Go down and be thou laid with the uncircumcised. 

The issue is the criteria.  Beauty is an attribute, but it isn't a criteria for redemption. 

They shall fall in the midst of them that are slain by the sword, she is delivered to the sword, draw her and all her multitudes.  The strong among the mighty shall speak to him out of the midst of hell with them that help him: they are gone down, they lie uncircumcised, slain by the sword.

Strength isn't a criteria anymore than beauty is.  And, as if for the first time, the YHWH looks around a recognizes that there have been a number of physically strong and physically beautiful civilizations before Egypt and before Babylon. All of them have gone down to the pit, all of them uncircumcised -- that is, self-evidently not in covenant with God:

Ashur there, and all her company, his graves about him:

Note the switch of gender:  the YHWH seeing the nature of reality through both male and female eyes simultaneously:

all of them slain, fallen by the sword, which caused [terror/dismaying] in the land of the living.  There Elam and all her multitude round about her grave, all of them slain, fallen by the sword, which are gone down uncircumcised into the nether parts of the earth, which caused their terror in the land of the living, yet have they borne their shame with them that go down to the pit. 

This new insight will feed into the Whore of Babylon narration of Revelations, but, at the moment the emotions invoked are a little too raw to explore as yet in Ezekiel's time: 

They have set her a bed in the midst of the slain with all her multitudes: her graves round about him, all of them uncircumcised, slain by the sword: though their terror was caused in the land of the living, yet have they borne their shame with them that go down to the pit.

Where does that shame come from? is the unanswered question.  Ultimately it will be addressed in Revelations 18:2-5 in no uncertain terms:

And he cried out in strong voice saying, She fell, fell Babylon the great and she became dwelling place of demons and prison of every bird and unclean and having been hated, because out of the wine of the anger of the fornication of her have fallen all the nations and the kings of the earth with her committed fornication and the travelling merchants of the earth out of the power of the unreined luxury of her they became rich. And I heard other voice out of the heaven saying Come you out, the people of me, out of her, in order that not you should share together to the sins of her, and out of the plagues of her in order that not you should receive, because were glued together of her the sins until the heaven and called to mind the God the unjust acts of her.

"out of her" -- that is, the Whore of Babylon not only is IN hell, she IS hell.

There are intimations of that in Ezekiel 32, but mostly just a sense of wonder on the part of the YHWH at how -- all-encompassing -- the consequences are in both the male and female aspects.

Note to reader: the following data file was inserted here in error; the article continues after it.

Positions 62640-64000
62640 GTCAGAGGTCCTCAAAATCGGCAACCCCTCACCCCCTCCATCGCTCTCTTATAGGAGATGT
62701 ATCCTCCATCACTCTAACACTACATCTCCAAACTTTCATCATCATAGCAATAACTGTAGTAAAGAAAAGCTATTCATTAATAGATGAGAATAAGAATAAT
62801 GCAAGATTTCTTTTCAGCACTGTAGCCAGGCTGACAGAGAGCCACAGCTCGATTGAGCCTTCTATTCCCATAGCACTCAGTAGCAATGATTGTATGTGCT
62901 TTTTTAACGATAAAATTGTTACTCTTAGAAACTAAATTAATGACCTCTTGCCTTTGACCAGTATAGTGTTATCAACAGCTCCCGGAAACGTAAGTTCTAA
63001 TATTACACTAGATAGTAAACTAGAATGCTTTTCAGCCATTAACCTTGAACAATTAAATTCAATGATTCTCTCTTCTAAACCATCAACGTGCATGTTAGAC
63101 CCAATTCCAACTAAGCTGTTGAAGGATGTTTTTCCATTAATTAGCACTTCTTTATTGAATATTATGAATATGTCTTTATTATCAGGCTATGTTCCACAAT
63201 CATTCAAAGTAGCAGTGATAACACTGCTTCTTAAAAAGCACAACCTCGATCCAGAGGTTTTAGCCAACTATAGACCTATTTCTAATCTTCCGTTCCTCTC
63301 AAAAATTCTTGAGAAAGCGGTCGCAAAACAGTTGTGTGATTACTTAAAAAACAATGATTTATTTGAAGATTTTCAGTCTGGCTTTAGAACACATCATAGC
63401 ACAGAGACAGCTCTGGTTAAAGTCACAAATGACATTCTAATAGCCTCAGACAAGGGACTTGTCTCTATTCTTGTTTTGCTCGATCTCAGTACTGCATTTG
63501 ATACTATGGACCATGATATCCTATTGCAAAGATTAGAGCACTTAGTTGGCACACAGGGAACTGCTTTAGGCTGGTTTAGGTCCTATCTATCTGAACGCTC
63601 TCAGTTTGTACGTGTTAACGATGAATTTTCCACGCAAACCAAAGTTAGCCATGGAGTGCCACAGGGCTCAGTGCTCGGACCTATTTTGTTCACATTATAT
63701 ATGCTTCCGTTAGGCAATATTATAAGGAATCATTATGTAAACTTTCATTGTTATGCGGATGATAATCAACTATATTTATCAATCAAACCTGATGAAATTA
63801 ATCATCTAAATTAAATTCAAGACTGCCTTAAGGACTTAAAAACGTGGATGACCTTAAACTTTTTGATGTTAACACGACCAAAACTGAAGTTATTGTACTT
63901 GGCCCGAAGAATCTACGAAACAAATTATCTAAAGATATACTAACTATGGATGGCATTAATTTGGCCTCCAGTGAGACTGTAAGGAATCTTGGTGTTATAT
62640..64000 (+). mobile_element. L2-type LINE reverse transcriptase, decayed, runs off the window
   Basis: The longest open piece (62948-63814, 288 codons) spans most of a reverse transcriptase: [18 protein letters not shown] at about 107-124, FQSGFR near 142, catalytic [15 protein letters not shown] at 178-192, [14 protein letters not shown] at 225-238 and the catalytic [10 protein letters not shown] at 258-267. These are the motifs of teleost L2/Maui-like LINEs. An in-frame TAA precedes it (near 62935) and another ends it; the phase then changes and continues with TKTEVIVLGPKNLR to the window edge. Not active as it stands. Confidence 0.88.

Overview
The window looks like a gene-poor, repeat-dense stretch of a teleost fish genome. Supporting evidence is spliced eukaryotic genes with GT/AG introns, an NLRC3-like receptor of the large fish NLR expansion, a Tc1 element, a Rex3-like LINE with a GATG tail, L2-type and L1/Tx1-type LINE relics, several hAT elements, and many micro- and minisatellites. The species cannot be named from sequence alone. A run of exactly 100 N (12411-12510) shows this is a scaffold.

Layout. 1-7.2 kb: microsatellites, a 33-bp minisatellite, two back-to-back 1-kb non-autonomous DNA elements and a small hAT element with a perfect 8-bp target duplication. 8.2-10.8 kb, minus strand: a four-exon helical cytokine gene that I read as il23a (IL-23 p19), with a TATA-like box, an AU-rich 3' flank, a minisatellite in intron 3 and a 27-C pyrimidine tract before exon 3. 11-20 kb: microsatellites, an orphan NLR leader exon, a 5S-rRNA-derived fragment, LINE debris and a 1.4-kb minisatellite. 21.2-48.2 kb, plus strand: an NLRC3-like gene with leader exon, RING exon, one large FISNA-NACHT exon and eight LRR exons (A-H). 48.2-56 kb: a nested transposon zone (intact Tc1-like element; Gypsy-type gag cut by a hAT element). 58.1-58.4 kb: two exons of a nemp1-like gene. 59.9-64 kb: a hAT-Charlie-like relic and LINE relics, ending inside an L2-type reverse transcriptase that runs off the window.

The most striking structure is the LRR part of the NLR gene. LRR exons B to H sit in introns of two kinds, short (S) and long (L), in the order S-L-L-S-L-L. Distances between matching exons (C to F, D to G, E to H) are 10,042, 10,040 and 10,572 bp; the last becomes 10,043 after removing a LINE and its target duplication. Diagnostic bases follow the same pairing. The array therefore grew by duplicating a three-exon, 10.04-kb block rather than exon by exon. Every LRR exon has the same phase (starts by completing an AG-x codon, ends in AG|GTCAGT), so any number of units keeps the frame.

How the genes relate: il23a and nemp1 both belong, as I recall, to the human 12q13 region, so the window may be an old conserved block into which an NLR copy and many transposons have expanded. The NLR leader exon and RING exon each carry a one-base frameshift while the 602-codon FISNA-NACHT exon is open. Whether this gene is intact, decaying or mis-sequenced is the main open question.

There Meshech, Tubal and all her multitude: her graves round about him, all of them uncircumcised, slain by the sword, though they caused their terror in the land of the living.  And they shall not lie with the mighty, fallen of the uncircumcised, which are gone down to hell with weapons of their war: and they have laid their swords under their heads, but their iniquity shall be upon their bones, though the terror of the mighty in the land of the living.  Yea -- thou shalt be broken in the midst of the uncircumcised and shalt lie with them that go down to the pit.  There the princes of the North all of them, and all the Zidonians: which are gone down with the slain with their terror they are ashamed of their might, and they lie uncircumcised with them that be slain by the sword and bear their shame with them that go down to the pit.

As I read it, it just wasn't time yet for the full awareness of what that shame was made up of to be made apparent.  God concludes the chapter merely acknowledging what the YHWH has brought his/her/its self to see for the first time:

Pharaoh shall see them and shall be comforted over all his multitude, Pharaoh and all his army slain by the sword, saith the Lord GOD.  For I have caused MY terror in the land of the living: and he shall be laid in the midst of the uncircumcised with them that are slain with the sword, Pharaoh and all his multitude, saith the Lord GOD.

Next week, God willing: Ezekiel 33.

Best,

Dave


Next Time: I call it with this Cerebus crap, and start posting about the TV show: Riverdale! ("Past" Matt!!!)

6 comments:

Damian T. Lloyd, Esq. said...

Did I read somewhere that Dave got paid for this?

-- Damian

whc03grady said...

Yeah, like $10,000 or more. Most expensive salad in history.

Anonymous said...

Hey, here's Dave talking about how he prays five times a day!!

David Birdsong said...
This comment has been removed by the author.
Damian T. Lloyd, Esq. said...

David B.: Your case would be a lot stronger if nobody had seen this stuff.

-- Damian

Anonymous said...

Probably gonna have to start quoting David B when responding to him.